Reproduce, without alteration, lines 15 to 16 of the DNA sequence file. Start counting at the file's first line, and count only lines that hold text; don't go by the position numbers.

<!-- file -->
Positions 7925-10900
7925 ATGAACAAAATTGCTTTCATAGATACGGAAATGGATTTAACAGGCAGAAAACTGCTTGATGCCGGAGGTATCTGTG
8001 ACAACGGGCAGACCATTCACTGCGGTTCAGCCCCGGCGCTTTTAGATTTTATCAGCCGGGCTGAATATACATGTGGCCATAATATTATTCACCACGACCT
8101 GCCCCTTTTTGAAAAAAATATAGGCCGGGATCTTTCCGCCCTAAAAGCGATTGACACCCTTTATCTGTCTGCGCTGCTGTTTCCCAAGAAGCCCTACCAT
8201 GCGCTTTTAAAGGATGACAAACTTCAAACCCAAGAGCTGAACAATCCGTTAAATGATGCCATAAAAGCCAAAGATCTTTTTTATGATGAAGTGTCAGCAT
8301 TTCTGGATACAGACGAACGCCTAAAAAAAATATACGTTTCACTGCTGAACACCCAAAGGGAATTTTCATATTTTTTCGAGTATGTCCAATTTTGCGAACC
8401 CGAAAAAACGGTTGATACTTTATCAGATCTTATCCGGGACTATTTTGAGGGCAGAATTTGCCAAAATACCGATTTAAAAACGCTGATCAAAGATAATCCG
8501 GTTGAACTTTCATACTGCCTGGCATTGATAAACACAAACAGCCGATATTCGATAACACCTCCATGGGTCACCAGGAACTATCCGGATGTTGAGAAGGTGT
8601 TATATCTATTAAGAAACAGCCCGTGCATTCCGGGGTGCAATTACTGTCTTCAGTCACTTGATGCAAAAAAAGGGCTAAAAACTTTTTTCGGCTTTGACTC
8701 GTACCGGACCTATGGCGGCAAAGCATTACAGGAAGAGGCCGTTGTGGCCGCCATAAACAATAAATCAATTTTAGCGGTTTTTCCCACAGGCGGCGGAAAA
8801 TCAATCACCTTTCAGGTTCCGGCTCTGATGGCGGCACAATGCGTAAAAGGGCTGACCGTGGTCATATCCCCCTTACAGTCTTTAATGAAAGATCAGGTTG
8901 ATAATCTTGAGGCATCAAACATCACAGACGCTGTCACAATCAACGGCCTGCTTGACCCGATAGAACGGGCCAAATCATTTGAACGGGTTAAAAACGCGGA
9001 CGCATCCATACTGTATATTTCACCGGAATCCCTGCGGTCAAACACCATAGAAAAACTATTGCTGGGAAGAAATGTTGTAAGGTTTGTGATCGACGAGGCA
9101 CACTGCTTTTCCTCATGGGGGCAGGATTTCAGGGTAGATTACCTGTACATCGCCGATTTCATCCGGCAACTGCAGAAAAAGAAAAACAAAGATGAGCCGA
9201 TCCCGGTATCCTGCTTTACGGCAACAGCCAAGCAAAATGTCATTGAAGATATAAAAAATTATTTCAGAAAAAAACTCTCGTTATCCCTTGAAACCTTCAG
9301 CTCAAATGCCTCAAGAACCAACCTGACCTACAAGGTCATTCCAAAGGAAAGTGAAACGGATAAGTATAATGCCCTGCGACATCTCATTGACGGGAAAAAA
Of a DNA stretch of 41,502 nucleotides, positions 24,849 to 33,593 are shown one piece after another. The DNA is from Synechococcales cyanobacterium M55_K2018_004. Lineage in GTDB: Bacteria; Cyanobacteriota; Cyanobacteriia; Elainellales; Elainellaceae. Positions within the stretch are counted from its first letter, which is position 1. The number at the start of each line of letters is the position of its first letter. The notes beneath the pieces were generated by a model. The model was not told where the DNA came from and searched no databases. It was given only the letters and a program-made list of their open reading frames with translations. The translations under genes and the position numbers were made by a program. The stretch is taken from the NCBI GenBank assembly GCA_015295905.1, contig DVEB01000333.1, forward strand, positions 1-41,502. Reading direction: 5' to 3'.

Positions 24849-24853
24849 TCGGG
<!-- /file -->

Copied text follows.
9201 TCCCGGTATCCTGCTTTACGGCAACAGCCAAGCAAAATGTCATTGAAGATATAAAAAATTATTTCAGAAAAAAACTCTCGTTATCCCTTGAAACCTTCAG
9301 CTCAAATGCCTCAAGAACCAACCTGACCTACAAGGTCATTCCAAAGGAAAGTGAAACGGATAAGTATAATGCCCTGCGACATCTCATTGACGGGAAAAAA